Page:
A state appeals court ruled this week a Columbia land developer owes a Realtor half of the damages the developer received when a land sale fell through.
The land, at the south end of Columbia, was the site of two mobile home parks that were closed, forcing the occupants to move, in anticipation that Fulton Medical Center would build a 10-bed unit there.
But the hospital's plans fell through in July 2015, when the Missouri Health Facilities Committee, on a 5-2 vote, rejected the medical center's certificate of need application for the small hospital.
Fulton Medical Center then breached its contracted promise with Whirlwind Properties, the land owner and developer, to buy the land for $4 million.
A three-judge panel of the state appeals court in Kansas City this week noted, under terms of the sales contract between Fulton Medical Center and Whirlwind, there were specified liquidated damages if the sale never closed — the $100,000 earnest money Fulton Medical Center posted when it signed the original sales contract.
Columbia Realtor John John filed a lien against the settlement between Whirlwind and Fulton Medical Center, arguing he was entitled to half that money because of his contract with Whirlwind to show the land and bring potential buyers to the developer.
Whirlwind sued, and Boone-Callaway County Circuit Judge Kevin Crane agreed with the developer that Fulton Medical's breach of contract happened after the developer's agreement with John had run out.
The appeals court ruling Tuesday overturned Crane's decision.
John argued his contract with Whirlwind entitled him to 4 percent of the final sale price or half of the "net damages" if the sale failed — and his end of the deal was fulfilled when "Whirlwind and Fulton Medical executed the Sale Contract for the Property on March 23, 2015," the appeals court noted.
"The contract interpreted as a whole and in context supports John's interpretation that the parties intended that John earned his commission upon the execution of a sale contract, with the commission to be paid at closing," Judge James Edward Welsh wrote for the three-judge appeals court panel.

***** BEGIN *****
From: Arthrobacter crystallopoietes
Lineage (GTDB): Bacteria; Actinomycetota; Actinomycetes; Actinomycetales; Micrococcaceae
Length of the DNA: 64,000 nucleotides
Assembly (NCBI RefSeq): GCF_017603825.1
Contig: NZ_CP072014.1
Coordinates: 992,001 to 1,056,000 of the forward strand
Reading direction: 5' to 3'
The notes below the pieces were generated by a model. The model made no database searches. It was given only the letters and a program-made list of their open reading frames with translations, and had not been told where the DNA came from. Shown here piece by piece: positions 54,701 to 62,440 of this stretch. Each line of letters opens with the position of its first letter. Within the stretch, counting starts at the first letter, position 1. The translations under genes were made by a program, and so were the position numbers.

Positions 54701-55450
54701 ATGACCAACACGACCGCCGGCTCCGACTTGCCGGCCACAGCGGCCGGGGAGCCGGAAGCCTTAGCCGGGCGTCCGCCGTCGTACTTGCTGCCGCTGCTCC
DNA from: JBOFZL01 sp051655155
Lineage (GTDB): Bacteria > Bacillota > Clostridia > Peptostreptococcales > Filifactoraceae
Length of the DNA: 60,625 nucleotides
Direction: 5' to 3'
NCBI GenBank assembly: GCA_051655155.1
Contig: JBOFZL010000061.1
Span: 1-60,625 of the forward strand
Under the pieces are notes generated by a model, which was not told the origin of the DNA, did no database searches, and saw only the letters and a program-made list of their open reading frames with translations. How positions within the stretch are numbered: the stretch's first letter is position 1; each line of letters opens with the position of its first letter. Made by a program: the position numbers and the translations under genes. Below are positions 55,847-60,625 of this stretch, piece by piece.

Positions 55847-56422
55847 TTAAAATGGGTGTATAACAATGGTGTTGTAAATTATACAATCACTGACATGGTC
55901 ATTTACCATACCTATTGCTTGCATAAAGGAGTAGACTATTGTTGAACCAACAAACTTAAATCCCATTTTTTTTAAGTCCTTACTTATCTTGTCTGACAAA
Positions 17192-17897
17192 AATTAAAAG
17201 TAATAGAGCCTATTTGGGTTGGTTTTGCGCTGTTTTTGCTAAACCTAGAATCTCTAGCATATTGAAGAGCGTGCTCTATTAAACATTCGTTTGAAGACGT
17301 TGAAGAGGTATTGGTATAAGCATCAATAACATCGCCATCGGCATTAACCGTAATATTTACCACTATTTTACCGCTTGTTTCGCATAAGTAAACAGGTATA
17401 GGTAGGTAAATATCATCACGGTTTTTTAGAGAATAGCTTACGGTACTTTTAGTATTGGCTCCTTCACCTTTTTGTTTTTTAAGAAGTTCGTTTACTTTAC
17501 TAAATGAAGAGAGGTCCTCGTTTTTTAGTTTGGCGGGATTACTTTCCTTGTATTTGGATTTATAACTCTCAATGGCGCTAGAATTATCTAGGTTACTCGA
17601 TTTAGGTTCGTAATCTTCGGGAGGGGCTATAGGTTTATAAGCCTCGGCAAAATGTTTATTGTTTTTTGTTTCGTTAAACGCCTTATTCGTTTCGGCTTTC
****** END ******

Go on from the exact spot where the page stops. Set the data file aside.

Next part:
The judges also rejected Whirlwind's argument John didn't provide a "ready, willing and able" buyer because the contract between the developer and Fulton Medical included conditions that weren't met.
"There is no indication in the stipulated facts or in the circuit court's judgment that Fulton Medical was not a ready, willing, and able buyer, but only that it breached the contract by failing to close," Welsh wrote. "The mere fact that the contract was not performed does not mean that Fulton Medical was not a ready, willing, and able buyer."
Whirlwind also said John wasn't entitled to any money because it actually lost $469,159.90 in the failed deal, so there were no net damages for John to share, even after the $100,000 earnest money was paid.
But, the appeals court noted, the sales contract between Whirlwind and Fulton Medical included language that if the sale fell through, the liquidated damages would be treated as "the parties' best and most accurate estimate of the damages (Whirlwind) would suffer in the event the transaction provided for in this contract fails to close."
Therefore, the court ruled, "Whirlwind agreed to waive any other claim for damages it may have had (and) pursuant to (John's contract with Whirlwind), the liquidated damages must be divided equally between Whirlwind and John."
Fulton Medical Center was not involved in the lawsuit between Whirlwind and John.
Last month Fulton Medical Center was sold to Kansas City-based EmpowerHMS.
The land involved in the failed transaction remains empty and for sale.